Update:  About two hours after I posted this, my family and I were shopping at the local mall, picking up some clothes for the kids.  In the middle of the girls department at Macy’s, I look over and Bryce has his pants down around his ankles, his underwear around his knees, bare-ass, inspecting the inside of his underwear!  He was so worried about the green poop, he said, with big fat tears in his eyes and a sad look on his face, “I had to make sure the green poop didn’t get into my underwear.”   We left the store and got him a Red Velvet cupcake just to ease his worries.  🙂

Wanda Says….Random thoughts on a Thursday.

I spent five hours working on a blog post today and I still wasn’t happy with it.  Am I overthinking this?  Probably.  Does it happen to you?

I ignored all the volunteer fundraising work I was supposed to do today so that I could work on a blog post.  So that means I didn’t accomplish much of anything.

I went to Target to do some shopping and left part of my purchase at the store.  What the hell is wrong with me?  I just walked away from the cashier’s counter and didn’t grab one of my bags.  Now I have to go back tomorrow with my receipt and hope that they believe me when I tell them I’m a moron and left without my toilet paper.  Nice.

Today my kids were arguing and Bryce said, “Stop being a douche bag, Bryn.”  He is four, and he called her a douche bag.  I am a terrible mother.

Dan’s been in NYC for two days, and I’m so ready for him to be home.  He gets to run meetings with high-end retailers, like Frye and Juicy Couture.  He gets to go to the Frye showroom.  I get to clean toilets and wash everyone’s underwear.  Life isn’t fair.

I think I’m in a sour mood today.  But this made me laugh when I saw it on Facebook.

10923291_840194149384589_7903276563471781708_n[1]

I don’t think this needs further explanation.  It just sounds like good, solid advice to me.

Here’s hoping Friday is better than Thursday!  😉

Wanda Says…No Bandits!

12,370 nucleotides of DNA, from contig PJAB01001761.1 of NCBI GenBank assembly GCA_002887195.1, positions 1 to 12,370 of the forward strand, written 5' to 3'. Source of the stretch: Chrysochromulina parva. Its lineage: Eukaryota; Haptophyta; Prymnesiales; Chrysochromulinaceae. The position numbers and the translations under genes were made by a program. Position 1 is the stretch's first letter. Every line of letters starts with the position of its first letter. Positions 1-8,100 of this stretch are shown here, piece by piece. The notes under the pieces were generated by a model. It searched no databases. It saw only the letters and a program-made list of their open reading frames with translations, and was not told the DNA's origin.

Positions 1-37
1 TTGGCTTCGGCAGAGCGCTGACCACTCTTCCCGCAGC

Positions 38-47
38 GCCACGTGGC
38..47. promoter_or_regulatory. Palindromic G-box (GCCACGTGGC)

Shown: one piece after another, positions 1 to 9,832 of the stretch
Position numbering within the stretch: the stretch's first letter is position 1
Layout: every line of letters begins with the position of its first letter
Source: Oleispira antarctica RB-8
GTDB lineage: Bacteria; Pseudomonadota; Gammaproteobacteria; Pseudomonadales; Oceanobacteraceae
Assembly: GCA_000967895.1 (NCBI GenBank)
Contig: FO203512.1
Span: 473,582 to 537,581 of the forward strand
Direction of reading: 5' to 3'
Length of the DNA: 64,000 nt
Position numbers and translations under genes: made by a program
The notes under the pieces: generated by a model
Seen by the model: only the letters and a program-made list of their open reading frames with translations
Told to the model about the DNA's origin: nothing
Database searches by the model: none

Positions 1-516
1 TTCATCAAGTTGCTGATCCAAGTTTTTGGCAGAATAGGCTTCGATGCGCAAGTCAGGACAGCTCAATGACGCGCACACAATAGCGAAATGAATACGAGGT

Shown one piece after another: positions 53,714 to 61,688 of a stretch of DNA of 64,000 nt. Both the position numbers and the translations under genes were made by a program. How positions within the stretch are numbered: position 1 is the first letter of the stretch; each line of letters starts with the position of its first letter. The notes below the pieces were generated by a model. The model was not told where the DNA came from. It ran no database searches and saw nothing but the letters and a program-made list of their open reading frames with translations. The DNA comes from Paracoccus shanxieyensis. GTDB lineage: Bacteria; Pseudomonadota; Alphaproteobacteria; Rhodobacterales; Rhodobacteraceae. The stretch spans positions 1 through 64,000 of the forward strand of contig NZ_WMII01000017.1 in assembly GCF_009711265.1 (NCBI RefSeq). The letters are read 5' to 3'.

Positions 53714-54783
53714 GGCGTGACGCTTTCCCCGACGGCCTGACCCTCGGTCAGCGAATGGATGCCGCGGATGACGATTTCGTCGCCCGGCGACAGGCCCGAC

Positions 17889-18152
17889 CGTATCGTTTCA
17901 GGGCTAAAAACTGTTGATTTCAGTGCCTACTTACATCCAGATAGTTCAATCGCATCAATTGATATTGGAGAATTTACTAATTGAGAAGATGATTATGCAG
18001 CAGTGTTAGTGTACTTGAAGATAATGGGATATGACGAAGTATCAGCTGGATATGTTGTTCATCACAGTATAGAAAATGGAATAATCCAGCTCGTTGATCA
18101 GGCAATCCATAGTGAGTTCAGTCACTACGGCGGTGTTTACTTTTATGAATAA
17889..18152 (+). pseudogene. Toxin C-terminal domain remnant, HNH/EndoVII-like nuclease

kid walking to schoolMy daughter Bryn is ten years old and in the fifth grade.  We live one block from her school.  At the beginning of the school year she begged me to let her walk to school by herself.  She had a convincing argument.  She said, “It’s only a block, mom, and I’m old enough to walk a block by myself.” (To be read with the required level of pre-teen sarcasm and eye rolling).

She’s right, of course.  When I was her age we played outside every day after school, running around the neighborhood, riding our bikes everywhere.  As long as we were home by the time the street lights came on, our mom wouldn’t stand in the yard shouting our names until we came running.  She is old enough to walk a block, and farther, by herself.

But life today isn’t the same as when I was her age.  The dangers are real, and I do not trust the general population with the safety of my children. I think most people are genuinely caring and look out for kids in their neighborhoods, but it’s the person late for work that accelerates too quickly down their driveway without watching for school age kids on the sidewalk, and the child predators who look like nice people just wanting to stop and chat for a few seconds that scare the shit out of me.  I feel bad that she isn’t allowed to run the neighborhood like I did at her age, but none of her friends are allowed to do that either.  All of her friend’s parents are just as cautious as I am.

But she’s ten, and she is responsible and knows how to cross a street, watch for traffic, and not talk to strangers.  I can’t choose to hold her back from something that is developmentally appropriate and allows her to grow because it scares me.  So the least I can do to allow her some measure of independence is to let her walk to school by herself.  She loves it.  She feels like such a big girl, and I love seeing that look of satisfaction on her face when she walks in the door after school.

But I hate it.  I hate not being there to watch over and protect her for the four minutes it takes her to walk one block.

I silently stress out every morning when we say good-bye at the front door.  I watch her walk down the driveway, and I don’t stop watching until she rounds the corner and is out of my line of sight.  And then I surreptitiously keep my eye on the clock.  I know that as long as the school doesn’t call here by 9am that she made it safely.  I start watching the clock again at 2:30pm. She’s usually home by 2:40pm, and then I take a deep breath and relax.

This is what I look like when I'm protecting my kids.  For real.

This is what I look like when I’m protecting my kids. For real.